Whether you’ve just moved into a new home and need a new lawn or have decided that it’s time to replace your current one, keep in mind that you have choices when selecting your grass. The trouble is deciding what’s best for the climate here in Florida. Before you do any planting, consider factors like your area’s conditions, irrigation options and soil’s pH levels. Here’s a guide to help you make the best choice for your lawn.

Choosing the Best Grass Types for Your Yard

Florida is a great place to live with its temperate climate, ocean accessibility and abundance of green spaces. However, it’s tough to choose the best grass for your yard because there are several good options that are available.

To choose the best one for you, review the pros and cons of the different grass options for Florida. Consider how much time you have available for lawn care and how much you enjoy yard work. Also, think about your end goal for a lawn.

How is Florida Soil Different from Others?

Florida soil is different from other states because it has a higher concentration of sand. Much of the state features a type of fine, gray soil called Myakka, which is an Indian word that means “big waters.”

Myakka covers more than 1 ½ million acres of land in the state. In fact, it is the state’s official soil. Before choosing and planting your grass, consider getting a pH assessment of your property’s soil. This will determine its acidity levels, helping you select a grass type that will thrive in your yard.

How to Prepare Florida Soil for Grass

When you’re dealing with sandy soil, the goal is to modify it so that it can retain more water. Sandy soil also needs a higher nutrient content for plants to thrive. Ingredients like composted yard waste, broken-down animal manure, peat and vermiculite blended into your soil will help you create a healthy environment for your grass.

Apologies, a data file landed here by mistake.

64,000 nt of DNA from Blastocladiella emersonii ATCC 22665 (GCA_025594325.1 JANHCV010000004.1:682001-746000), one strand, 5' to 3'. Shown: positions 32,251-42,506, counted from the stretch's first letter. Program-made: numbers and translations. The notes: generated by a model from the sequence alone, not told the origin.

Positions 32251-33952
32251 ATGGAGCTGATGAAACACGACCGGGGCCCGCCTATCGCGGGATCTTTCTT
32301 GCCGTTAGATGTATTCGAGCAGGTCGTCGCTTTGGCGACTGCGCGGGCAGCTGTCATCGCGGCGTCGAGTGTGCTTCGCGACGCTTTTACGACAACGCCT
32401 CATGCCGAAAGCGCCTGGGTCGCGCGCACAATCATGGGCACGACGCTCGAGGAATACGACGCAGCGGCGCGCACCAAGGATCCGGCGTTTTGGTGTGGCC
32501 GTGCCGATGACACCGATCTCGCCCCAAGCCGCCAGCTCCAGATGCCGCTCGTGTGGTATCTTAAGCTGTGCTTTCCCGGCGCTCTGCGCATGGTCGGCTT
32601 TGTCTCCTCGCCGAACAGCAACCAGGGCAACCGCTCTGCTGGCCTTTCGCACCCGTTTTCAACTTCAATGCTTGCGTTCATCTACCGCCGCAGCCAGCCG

Vermiculite and peat work to improve your dirt’s water retention while yard waste and manure provide additional nutrients. Most plants send their roots down about 6 inches into the soil, so be sure to focus your preparation efforts on this dirt layer. Mix the additional ingredients into the soil before planting. Try to add more each year.

Common Types of Grass to Grow in Florida

The most common types of grass that people grow in Florida are:

  • St. Augustine
  • Buffalo
  • Bermuda
  • Bahia
  • Centipede
  • Seashore Paspalum
  • Zoysia

1. St. Augustine Grass

St. Augustine grass is a popular choice in Florida. It thrives in the heat, slaps away drought and thumbs its nose at salt. When you give it lots of water, it will form into a lovely turf layer featuring broad flat blades of grass that present a pretty blue-green hue.

If you want to establish a lawn quickly, consider choosing St Augustine grass. This type of grass is happy in all kinds of soil, and it shoots up above-ground runners for better growth. The downside to St Augustine is that once it’s established, it grows a little too quickly. If you choose St Augustine, get ready to mow.

St Augustine grass isn’t a fan of chilly weather or shade, so if you’re located in a cooler part of the state, then you might want to choose a different type of grass. St. Augustine is also more susceptible to pests and the SAD virus.

2. Buffalo Grass

You’ll love the blue-green shade of Buffalo grass. This type of grass does well in hot climates, and it will likely remain a beautiful shade of green throughout the year without requiring you to maintain it differently than you would any other lawn.

Consider Buffalo grass if your yard receives a lot of sun and doesn’t have great soil. If your yard features a good amount of shade, then you’ll want to choose a different kind of grass.

Buffalo grass will grow well in areas that have low to medium amounts of foot traffic. Also, to keep this type of grass looking its best, avoid overwatering it.

3. Bermuda Grass

Bermuda grass is a pretty shade of greenish gray, and it comes up as short grass blades that feature rough edges. Bermuda grass sends its roots down deep, making it drought resistant. It will also stand firm against weeds and in high traffic areas.

The problem with Bermuda grass is that it is highly invasive, which means that it will make itself at home in your flowerbeds. It grows fast, but it doesn’t like chilly temperatures or shade.